The concept of allowing others to participate is pretty well exemplified by a public meeting in Texas.

Public meetings are for the agency holding the meeting to show that they are not making sneaky decisions behind closed doors (not an exact quote from the Open Meetings Handbook, but very near it). They are not a public discourse, however, and while they may be open to the public, participation by the public is limited by what is allowed. Allowed public comment is usually at the start of the meeting, speakers are limited to 3 minutes (or less) and what they say may or may not be addressed or acknowledged depending on the published agenda.

There’s a reason for this, right? If public entities held meetings in which anyone could speak on any topic, even the reasonable people who had something relevant to say would likely often be drowned out by the nonsense. If that doesn’t resonate with you, you have not attended a public meeting in a small town in Texas. Or any public meeting, for that matter.

There is a reason allowed participation is limited. It is important to maintain order and complete the meeting in a timely manner, as well as to only address the items that the public has been notified will be spoken about. However, those whose participation is not limited can drone on at length and say whatever sense or nonsense their ability to participate warrants.

How does this connect?

When we allow others to participate, we place inherent limitations on their participation. We set (often arbitrary) boundaries around them and tell them, directly or indirectly, how they are to behave if they are to participate.

While this may be a more effective method of maintaining order in the wild west of public meetings in Texas, when we do this in other places we keep the good out without a clear identification of the bad. If you are certain that someone will be a bad actor or a participant with a negative impact, don’t allow them to participate. Problem solved. However, we often assume bad actors rather than know them for certain, and we may allow them to participate if we think we have to or if we deign to throw them a bone while making sure their potential impact is neutralized.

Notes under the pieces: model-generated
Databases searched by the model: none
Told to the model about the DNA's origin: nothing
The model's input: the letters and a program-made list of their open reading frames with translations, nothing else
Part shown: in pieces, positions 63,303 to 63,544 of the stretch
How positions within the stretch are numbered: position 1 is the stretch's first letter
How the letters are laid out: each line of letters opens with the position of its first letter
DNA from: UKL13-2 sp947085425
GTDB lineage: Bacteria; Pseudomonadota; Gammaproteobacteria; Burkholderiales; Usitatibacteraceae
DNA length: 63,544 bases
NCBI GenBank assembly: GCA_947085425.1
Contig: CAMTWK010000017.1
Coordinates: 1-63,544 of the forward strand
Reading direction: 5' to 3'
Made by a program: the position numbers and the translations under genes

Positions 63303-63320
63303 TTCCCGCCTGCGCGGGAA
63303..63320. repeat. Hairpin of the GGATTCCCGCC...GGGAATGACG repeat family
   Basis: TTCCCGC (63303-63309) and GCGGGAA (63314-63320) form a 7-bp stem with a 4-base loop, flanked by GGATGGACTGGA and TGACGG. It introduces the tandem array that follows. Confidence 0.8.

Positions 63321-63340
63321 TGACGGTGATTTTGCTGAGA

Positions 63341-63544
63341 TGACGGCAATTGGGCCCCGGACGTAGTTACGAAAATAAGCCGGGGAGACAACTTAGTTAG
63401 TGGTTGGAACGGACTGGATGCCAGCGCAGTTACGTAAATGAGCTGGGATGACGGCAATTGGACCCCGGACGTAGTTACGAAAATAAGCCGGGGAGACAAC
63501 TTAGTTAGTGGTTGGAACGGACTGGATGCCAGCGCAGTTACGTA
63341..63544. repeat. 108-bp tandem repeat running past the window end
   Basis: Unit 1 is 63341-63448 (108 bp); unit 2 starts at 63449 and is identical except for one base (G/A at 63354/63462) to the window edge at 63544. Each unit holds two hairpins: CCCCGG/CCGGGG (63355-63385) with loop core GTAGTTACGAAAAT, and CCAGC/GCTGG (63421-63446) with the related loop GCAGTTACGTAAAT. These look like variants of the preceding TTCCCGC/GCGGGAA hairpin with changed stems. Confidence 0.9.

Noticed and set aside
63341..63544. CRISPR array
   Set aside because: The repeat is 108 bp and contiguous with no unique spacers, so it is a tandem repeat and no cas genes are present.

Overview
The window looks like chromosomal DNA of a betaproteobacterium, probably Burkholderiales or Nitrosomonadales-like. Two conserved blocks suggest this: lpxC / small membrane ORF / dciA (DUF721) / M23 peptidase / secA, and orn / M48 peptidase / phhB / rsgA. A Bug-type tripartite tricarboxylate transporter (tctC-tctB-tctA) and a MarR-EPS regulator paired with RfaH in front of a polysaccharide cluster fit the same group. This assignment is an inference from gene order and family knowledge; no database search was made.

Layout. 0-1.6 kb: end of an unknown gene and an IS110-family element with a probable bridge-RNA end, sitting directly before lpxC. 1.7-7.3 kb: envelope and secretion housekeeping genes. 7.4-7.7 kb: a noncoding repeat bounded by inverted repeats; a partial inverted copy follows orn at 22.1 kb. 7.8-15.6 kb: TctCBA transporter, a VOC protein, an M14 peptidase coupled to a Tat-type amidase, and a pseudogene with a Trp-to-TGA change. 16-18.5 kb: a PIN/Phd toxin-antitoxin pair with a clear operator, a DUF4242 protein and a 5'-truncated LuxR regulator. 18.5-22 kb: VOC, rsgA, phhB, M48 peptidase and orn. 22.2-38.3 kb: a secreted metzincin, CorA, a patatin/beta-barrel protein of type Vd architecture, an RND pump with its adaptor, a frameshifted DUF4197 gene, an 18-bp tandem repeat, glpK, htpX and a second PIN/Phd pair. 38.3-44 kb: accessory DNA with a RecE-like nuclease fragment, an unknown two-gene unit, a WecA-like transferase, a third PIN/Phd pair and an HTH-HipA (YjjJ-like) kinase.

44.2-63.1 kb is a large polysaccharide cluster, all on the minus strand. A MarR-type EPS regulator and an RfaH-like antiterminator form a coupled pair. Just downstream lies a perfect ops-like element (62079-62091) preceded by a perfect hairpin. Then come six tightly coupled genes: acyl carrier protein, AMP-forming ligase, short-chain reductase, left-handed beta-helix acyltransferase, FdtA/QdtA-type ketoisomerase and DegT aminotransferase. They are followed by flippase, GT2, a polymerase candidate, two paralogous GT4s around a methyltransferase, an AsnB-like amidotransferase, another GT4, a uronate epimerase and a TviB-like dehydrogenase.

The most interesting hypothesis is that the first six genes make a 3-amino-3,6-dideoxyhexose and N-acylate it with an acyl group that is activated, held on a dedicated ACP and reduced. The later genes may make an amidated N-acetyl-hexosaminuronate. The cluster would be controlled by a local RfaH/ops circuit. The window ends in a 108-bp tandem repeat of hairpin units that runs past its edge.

Walking that line is challenging. Which is why we don’t often walk it, we stay clearly on one side or the other. You either allow broad participation because you think that everyone should be allowed to participate or you limit how much participation you allow because you don’t really think that the participation of others is anything more than a necessary evil.

Keep in mind that walls work two ways. As much as they may (or may not) keep out the bad, they are just as likely (if not more so) to keep out the good.